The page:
All well and good. That’s how the human body operates. But we seem to have wanted to separate our identity as humans from our bodies for centuries. Since Plato, for sure, and by the time Descartes declared “I think, therefore I am,” the separation was complete. The first philosophical wanderings in that direction were probably to answer the question, How do humans differ from other species? But as we began to identify ourselves as human because of our thought processes, rather than our physiological processes, to be rational became the ideal state. Other tribes, other peoples who did not think the way we did were barbarians who should be ruled by us, their lands taken away, their bodies enslaved. Colonialism, nationalism, caste and class systems all arose from differences in thinking, differences in what it meant to be rational.

Rationality became the province of educated men in Western cultures. Sentimentality became the province of women, who were not considered educable. As so often happens with words that become associated with the feminine, “sentimental” acquired a  derogatory definition - a superficial manipulation of the emotions. Unfortunately, “emotional” still carries some of the stigma associated with sentimental.

But by elevating the rational, the mind, above the sensory experiences of the body, we’re completely disregarding all the scientific evidence about how the mind works. Sensory information initiates an emotional response first, then physical, then mental.

Wednesday, October 1, 2014

Truth in Fiction

In the blog Steve Mitchell and I write together, I disagreed yesterday with almost everything he had written in his last post. 
He had quoted David Mamet, whose words I distrust for many reasons, not least his book, The Old Religion, about the infamous Leo Frank case. My former husband’s great-uncle was the trial judge in that case. He had hired his nephew, my former husband’s father, as his pistol-packing bodyguard. Many books have been written about that case, many films made. Mamet’s version was so inaccurate (he even got the murder date wrong) that I fantasized for several months about going to Atlanta to do my own research and writing a rebuttal.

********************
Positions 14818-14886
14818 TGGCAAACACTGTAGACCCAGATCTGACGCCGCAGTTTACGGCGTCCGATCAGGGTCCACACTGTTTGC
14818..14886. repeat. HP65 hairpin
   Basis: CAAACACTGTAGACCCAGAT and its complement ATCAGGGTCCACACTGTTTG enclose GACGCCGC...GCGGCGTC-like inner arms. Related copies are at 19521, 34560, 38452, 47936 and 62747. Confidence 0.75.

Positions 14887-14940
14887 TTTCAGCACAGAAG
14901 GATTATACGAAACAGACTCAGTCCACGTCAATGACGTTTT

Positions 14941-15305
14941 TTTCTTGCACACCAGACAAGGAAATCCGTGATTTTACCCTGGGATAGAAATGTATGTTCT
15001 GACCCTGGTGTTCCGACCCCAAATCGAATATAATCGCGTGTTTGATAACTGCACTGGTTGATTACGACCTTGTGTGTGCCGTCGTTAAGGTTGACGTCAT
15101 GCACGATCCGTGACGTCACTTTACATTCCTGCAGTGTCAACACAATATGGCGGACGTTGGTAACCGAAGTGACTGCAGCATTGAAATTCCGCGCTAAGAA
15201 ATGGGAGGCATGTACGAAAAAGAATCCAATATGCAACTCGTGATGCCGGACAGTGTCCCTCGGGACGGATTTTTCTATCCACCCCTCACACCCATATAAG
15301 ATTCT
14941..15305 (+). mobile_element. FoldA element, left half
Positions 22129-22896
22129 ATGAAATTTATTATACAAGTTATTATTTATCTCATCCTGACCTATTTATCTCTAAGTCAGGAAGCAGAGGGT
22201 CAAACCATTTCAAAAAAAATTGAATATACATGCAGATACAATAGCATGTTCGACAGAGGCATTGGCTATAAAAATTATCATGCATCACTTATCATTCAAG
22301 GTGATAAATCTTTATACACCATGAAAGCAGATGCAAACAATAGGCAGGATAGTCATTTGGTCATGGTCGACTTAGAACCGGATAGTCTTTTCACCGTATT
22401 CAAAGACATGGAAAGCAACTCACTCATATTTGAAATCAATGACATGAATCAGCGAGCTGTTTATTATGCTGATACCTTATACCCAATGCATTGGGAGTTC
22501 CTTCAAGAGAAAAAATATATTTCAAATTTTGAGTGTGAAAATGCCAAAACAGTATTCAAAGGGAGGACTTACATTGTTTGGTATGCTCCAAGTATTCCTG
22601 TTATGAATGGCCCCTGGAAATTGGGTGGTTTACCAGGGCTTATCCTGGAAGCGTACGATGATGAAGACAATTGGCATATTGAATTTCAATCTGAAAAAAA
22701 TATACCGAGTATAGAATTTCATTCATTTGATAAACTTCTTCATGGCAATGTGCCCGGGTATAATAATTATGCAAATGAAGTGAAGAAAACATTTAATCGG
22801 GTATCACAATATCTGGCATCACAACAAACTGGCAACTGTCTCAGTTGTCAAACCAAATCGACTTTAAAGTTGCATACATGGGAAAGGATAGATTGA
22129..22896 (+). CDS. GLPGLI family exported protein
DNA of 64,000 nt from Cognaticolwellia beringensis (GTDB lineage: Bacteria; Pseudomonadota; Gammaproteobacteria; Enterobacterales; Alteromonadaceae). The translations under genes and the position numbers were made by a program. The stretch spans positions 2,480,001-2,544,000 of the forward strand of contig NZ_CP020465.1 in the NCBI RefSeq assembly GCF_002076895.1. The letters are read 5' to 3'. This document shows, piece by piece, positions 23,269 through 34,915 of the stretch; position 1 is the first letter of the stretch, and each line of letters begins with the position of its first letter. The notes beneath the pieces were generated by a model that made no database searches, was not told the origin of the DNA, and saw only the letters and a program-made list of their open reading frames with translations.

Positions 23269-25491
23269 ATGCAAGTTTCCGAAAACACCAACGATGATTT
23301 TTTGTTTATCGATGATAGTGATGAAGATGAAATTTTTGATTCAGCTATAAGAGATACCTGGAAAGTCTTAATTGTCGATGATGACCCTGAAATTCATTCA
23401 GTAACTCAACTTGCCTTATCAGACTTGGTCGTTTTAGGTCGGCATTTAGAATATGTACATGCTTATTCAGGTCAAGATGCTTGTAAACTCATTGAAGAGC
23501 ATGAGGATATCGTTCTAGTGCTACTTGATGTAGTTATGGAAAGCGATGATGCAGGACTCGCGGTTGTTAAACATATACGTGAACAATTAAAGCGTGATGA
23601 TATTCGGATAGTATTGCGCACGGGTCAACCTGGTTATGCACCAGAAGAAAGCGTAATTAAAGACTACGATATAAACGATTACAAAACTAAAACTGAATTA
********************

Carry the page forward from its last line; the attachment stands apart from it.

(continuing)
The question that Steve raised, however, is about truth in writing. And, by extension, in all art. 
When we manipulate character and dialogue, plot and structure, aren’t we “conning” (Mamet’s word) the reader?
“Manipulate”originally meant extracting silver by hand. It later came to mean handling anything with skill and dexterity. It’s present connotation is more cynical - the “manipulative” handling of people, for example.
Here’s the problem: No more than 30% of the words we use in everyday conversation convey our full meaning. The standard demonstration of that truism is to ask the disbeliever to say, “I love you,” through gritted teeth. Janet McCann demonstrates it more beautifully in her poem, “Writing a Paper on Silence,” in which she lists many different silences, including “the missed beat before ‘I love you, too’ that says everything.”
If I hear a funny or poignant exchange in the supermarket, I quickly haul out my notebook and write down the exact words before I forget them.. When I read off those words to someone else, I act out what I heard and saw, imitate the voices, wave my arms for the listener. When I try to share that experience with a reader, the exact, “true” words will fall flat without the accompanying body language and inflection. For a reader to laugh or sigh over that incident, I have to change the words, or add material - perhaps something that was not present in the original incident, but nevertheless is as close to the truth as I can manage.
Knowing, as I do so, that my experience in the supermarket was mine alone, poured through the colander of my biography, my truth. 

Tuesday, September 23, 2014

The Creativity Block

 "I can't sing on tune." "I don't have a sense of rhythm." "If only I could (paint, sing, write, dance, you name it.)"